CHRYSALIS: The Murray State University Journal of Undergraduate Research the Economic Approach to Religious Behavior. He begins by questioning previous work and raising the matter on whether or not rational models could account for religious beliefs. One model that he bases his research from establishes that in religion, just as anything else, one tries to maximize utility. In his model he uses the most simplified actions an individual could choose in order to maximize religious utility. The actions include believing or not believing in God and from there choosing to attend church or not (Montgomery, 1996). If the individual chooses the combination of actions that will provide them with the most utility it is possible that religious decisions could be rational. A second model that contributes to his reasoning consists of the “consumption-capital” framework. Current participation in religious activities increases the individual’s “stock” in religious activities (Iannaccone, 1998). This model could predict the switching behavior of individuals in their adult years. An individual who has invested a lot of time and work over the years in a certain religion or denomination may not have much of an incentive to switch because of their large stock of religious capital already obtained over the years. The assumptions made in Montgomery’s paper are large and primarily dictate the methods that are used. The consumptioncapital framework assumes that utility has already been experienced from past participation. This depends on the individual and from there one cannot judge the individual’s utility function as either rational or irrational. His argument rests on the idea that economists should clarify their assumptions. The process by which utilities and beliefs are derived from is unclear and needs more distinction. This research does not seem to build on previous research but to pick it apart and examine the details. Economically there is not much ground to stand on in his argument and it lacks empirical data for support. The questions raised about the assumptions made by economists in previous papers are quite helpful. Many aspects of economics depend on assumptions but if the assumptions cannot be justified, the resulting models and theories will not be practical. In his attempt to provide evidence that religious decisions are irrational he omits an important aspect of religious behavior and decision making, and that is the belief of an afterlife.

Economic Theory The main hypothesis of my paper is questioning whether certain denominations attract people of different socio-economic status.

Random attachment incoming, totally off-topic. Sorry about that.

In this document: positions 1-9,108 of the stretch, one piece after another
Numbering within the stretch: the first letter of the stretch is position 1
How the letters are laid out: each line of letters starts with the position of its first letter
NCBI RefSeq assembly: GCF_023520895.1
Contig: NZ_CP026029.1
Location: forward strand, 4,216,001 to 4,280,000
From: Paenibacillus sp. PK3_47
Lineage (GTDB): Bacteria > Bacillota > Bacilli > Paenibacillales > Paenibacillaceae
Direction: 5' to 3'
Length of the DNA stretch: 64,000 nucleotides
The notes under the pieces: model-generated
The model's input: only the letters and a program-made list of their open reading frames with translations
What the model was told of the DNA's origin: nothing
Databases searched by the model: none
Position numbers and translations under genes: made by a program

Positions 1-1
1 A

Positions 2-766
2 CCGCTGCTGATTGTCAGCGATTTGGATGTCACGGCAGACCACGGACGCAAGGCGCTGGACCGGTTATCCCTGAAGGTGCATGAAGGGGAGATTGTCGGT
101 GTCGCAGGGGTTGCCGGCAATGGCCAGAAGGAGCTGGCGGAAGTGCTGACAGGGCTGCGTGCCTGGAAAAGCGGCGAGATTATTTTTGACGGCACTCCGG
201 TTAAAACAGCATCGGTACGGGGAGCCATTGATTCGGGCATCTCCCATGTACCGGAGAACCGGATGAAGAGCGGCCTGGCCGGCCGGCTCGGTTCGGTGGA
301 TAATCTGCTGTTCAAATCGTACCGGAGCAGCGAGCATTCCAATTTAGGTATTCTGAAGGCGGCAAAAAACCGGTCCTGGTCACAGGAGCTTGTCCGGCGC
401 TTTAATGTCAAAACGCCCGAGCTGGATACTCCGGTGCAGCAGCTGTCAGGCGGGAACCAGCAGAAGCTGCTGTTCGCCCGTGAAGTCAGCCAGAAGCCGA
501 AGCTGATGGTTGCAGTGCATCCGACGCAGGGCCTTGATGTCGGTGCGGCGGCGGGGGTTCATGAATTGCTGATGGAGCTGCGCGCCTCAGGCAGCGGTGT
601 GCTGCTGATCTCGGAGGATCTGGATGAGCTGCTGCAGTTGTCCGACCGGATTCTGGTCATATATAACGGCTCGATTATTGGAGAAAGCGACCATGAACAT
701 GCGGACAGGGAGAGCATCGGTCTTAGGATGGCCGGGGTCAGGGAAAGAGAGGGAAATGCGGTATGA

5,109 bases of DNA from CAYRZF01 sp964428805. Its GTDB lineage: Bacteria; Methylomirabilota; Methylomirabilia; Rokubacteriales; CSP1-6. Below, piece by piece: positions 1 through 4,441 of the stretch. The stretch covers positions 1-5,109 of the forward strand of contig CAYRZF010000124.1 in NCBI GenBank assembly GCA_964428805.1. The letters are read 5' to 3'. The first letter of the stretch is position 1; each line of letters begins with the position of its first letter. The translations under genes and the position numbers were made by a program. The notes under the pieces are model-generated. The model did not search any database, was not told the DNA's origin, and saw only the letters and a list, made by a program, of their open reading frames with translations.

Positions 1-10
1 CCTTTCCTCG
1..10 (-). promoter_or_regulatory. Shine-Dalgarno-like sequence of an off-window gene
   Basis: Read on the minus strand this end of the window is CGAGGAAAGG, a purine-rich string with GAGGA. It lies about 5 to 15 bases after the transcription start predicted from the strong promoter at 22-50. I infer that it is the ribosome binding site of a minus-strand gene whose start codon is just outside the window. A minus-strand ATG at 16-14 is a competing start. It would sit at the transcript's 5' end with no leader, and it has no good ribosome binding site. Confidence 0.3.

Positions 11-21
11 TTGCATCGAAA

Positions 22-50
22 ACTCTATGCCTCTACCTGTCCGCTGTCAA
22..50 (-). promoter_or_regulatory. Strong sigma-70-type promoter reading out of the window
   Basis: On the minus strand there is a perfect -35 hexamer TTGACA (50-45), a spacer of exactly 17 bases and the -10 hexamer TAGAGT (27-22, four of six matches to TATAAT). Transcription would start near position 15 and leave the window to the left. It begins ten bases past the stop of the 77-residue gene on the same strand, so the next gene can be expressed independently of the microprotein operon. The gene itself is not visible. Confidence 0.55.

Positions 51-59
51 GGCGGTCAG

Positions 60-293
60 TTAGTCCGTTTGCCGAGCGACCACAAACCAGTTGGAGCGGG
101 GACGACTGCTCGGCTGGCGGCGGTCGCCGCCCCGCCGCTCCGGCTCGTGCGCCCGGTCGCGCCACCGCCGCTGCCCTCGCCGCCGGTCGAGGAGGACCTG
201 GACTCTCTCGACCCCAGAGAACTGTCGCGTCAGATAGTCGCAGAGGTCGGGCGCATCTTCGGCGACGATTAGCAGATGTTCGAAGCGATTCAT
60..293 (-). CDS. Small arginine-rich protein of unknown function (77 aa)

The main assumptions underlying the theory are that socioeconomic status can cause consumers to use a different rationale than other consumers. If a consumer can choose between two identical products varying only slightly, the product chosen by the consumer can give the seller an insight on the buyer’s utility curve. In the model on the attraction of denominations, I am comparing products with only slight differences, monopolistically competitive products. Each denomination is rooted in Christianity but each varying in their teachings and doctrines. This basic economic theory of market structure will be used throughout my data analysis. To understand more about the adherents, who could also be referred to as the consumer, I had to understand their behavior. There are three main theories behind the motives of church attendance (Azzi & Ehrenberg, 1975). Azzi and Ehrenberg define these three motives, first being the salvation motive is the motivation to attend church specially to impact your afterlife consumption. The adherent is trading off consumption today to contribute to their afterlife consumption. The consumption motive is related to the satisfaction received from church activities. Those who enjoy activities such as worship, sermons and social activities are more motivated by the successful enjoyment they receive from those activities. Lastly the social pressure motive, which is seen more commonly in small rural communities rather than urban, is basically the pressure the community gives to the adherent to attend church. This is seen more in smaller churches, where in the case of large churches and even more so in the mega churches this motive may be non-existent. Two other main assumptions were at the basis of my research. In Gruber’s Pay or Pray I use his principle of complements and substitutes, modifying it slightly. He states that religious participation can be a substitute or a complement of the level of charitable giving. If religious participation and giving are complements then giving would only be implemented while participating. Gruber defines this as the “warm glow effect” where the giver wants to see their contribution and see how they are impacting the congregation. If the level of charitable giving is a substitute for participation an individual will trade off the costs of religious devotion against the gains of being more devoted. Adherents view cash giving as a substitute for time spent on religious endeavors. His analysis resulted in giving and participation as substitutes. If this assumption is the case, higher income areas will have lower participation and attendance but higher giving. Of course there are outliers who skew the data. An outlier in this instance might be mega 25